Angry Inuk

Alethea Arnaquq-Baril   |   Calgary Premiere


About the Film

Anti–seal hunting campaigns have attracted high profile supporters, and with them, hefty financial contributions. From Pamela Anderson to Paul McCartney, celebrities have voiced their outrage about an issue they seem keenly unqualified to discuss. Meanwhile, seal hunters are unjustly targeted for traditional practices that have supported them for centuries. With a way of life on the cusp of extinction, who's really at fault? How does a culture that exercises understated anger and finds peaceful ways to resolve conflict compete with animal activist groups that rely on anti-sealing sentiment they aggressively cultivate to underwrite their other causes? Alethea Arnaquq-Baril uses her filmmaking skills to organize and embolden a new tech-savvy generation of Inuit to stand up for their rights. Establishing #sealfie on Instagram and skillfully employing social media, they lobby legislators and expose misinformation while staying true to their values in their fight for survival. - Alexander Rogalski


UN Sustainable Development Goal #12:  Ensure sustainable consumption and production patterns.

Film Information

Year: 2016
Length: 82min
Language: English
Country: Canada
Premiere: Calgary
Genre: Environment

Cast & Credits

Director: Alethea Arnaquq-Baril
Producer: Alethea Arnaquq-Baril and Bonnie Thompson


Locations & Showtimes


Tuesday November 15   |   7:00PM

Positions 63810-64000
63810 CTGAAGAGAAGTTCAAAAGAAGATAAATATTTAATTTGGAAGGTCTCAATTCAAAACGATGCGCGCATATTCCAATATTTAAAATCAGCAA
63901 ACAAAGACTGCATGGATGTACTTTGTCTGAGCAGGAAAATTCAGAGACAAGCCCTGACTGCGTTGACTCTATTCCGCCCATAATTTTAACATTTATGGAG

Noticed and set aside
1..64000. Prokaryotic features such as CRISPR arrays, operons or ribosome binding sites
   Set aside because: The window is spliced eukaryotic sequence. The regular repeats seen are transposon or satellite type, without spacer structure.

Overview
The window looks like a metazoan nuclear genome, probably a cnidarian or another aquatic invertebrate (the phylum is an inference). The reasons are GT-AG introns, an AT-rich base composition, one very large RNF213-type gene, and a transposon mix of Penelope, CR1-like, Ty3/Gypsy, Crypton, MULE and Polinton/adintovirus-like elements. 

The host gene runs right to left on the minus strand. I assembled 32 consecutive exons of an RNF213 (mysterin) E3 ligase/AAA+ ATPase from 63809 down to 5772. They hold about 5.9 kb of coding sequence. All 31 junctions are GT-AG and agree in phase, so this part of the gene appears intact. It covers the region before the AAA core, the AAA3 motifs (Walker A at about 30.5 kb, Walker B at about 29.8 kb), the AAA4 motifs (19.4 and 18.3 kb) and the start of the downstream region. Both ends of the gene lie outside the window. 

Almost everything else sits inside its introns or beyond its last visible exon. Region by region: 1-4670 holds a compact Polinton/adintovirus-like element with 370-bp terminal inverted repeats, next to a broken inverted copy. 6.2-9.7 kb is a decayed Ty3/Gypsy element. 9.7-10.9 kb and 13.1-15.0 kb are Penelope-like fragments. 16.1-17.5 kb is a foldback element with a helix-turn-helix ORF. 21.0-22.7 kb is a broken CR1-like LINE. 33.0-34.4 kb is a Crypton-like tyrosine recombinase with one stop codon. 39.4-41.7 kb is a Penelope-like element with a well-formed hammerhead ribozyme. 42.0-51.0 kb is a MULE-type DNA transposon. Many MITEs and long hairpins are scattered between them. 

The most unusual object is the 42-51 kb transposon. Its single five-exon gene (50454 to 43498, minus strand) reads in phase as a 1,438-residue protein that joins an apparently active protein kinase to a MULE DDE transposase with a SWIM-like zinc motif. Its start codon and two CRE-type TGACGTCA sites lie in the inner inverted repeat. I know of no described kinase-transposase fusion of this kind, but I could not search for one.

Calgary Public Library Central - John Dutton Theatre

Free Admission



Join the post-show conversation with local and international artists and experts.


Emily Lamb| Alberta hunter/ conservationist

Emily Lamb is an Alberta trapper, hunter, and conservation enthusiast. She has earned an diploma in wildlife and forestry conservation, and is completing another in animal sciences. After an internship at the Cochrane Ecological institute, Emily began working for Bushman inc. where she stayed for 6 years dealing with conflict resolution between people and problem wildlife, conducting wildlife assessments, and offering workshops on various outdoor skills. She also volunteers with many outdoor and conservation organizations such as the Alberta Trappers Association. Emily is passionate about changing the way people view the use of our wildlife resource, and hopes to inspire people to take a more active and respectful role in their natural surroundings. “All of us–hunters, trappers, environmentalists, tree-huggers, hippies–every one of us, in the end, wants there to be as big and as healthy a population of wildlife as possible. Period.